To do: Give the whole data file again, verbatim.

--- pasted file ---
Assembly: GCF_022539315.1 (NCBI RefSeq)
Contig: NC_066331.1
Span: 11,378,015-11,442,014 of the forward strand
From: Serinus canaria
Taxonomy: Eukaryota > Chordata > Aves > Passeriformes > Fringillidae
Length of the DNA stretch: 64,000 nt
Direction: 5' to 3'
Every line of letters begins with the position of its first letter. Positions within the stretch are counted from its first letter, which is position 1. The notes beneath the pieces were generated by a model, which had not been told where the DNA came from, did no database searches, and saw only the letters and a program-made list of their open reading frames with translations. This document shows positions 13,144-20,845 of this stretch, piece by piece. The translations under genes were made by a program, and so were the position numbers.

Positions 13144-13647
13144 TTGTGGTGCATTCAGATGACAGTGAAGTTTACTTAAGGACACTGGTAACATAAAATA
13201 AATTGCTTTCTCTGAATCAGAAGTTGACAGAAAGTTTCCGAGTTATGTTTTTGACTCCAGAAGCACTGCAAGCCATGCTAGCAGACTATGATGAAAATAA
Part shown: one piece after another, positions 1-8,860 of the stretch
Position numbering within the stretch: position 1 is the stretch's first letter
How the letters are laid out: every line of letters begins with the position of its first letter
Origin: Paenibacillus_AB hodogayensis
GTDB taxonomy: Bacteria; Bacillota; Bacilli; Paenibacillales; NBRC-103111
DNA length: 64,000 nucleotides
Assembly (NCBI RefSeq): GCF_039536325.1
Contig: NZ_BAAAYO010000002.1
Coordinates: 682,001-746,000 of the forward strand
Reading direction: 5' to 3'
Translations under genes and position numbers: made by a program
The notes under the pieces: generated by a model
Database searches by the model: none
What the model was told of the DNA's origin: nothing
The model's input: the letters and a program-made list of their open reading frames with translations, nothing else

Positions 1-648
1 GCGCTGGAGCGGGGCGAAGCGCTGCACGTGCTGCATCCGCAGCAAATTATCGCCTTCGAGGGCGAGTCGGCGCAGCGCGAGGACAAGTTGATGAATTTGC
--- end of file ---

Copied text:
Assembly: GCF_022539315.1 (NCBI RefSeq)
Contig: NC_066331.1
Span: 11,378,015-11,442,014 of the forward strand
From: Serinus canaria
Taxonomy: Eukaryota > Chordata > Aves > Passeriformes > Fringillidae
Length of the DNA stretch: 64,000 nt
Direction: 5' to 3'
Every line of letters begins with the position of its first letter. Positions within the stretch are counted from its first letter, which is position 1. The notes beneath the pieces were generated by a model, which had not been told where the DNA came from, did no database searches, and saw only the letters and a program-made list of their open reading frames with translations. This document shows positions 13,144-20,845 of this stretch, piece by piece. The translations under genes were made by a program, and so were the position numbers.

Positions 13144-13647
13144 TTGTGGTGCATTCAGATGACAGTGAAGTTTACTTAAGGACACTGGTAACATAAAATA
13201 AATTGCTTTCTCTGAATCAGAAGTTGACAGAAAGTTTCCGAGTTATGTTTTTGACTCCAGAAGCACTGCAAGCCATGCTAGCAGACTATGATGAAAATAA
Part shown: one piece after another, positions 1-8,860 of the stretch
Position numbering within the stretch: position 1 is the stretch's first letter
How the letters are laid out: every line of letters begins with the position of its first letter
Origin: Paenibacillus_AB hodogayensis
GTDB taxonomy: Bacteria; Bacillota; Bacilli; Paenibacillales; NBRC-103111
DNA length: 64,000 nucleotides
Assembly (NCBI RefSeq): GCF_039536325.1
Contig: NZ_BAAAYO010000002.1
Coordinates: 682,001-746,000 of the forward strand
Reading direction: 5' to 3'
Translations under genes and position numbers: made by a program
The notes under the pieces: generated by a model
Database searches by the model: none
What the model was told of the DNA's origin: nothing
The model's input: the letters and a program-made list of their open reading frames with translations, nothing else

Positions 1-648
1 GCGCTGGAGCGGGGCGAAGCGCTGCACGTGCTGCATCCGCAGCAAATTATCGCCTTCGAGGGCGAGTCGGCGCAGCGCGAGGACAAGTTGATGAATTTGC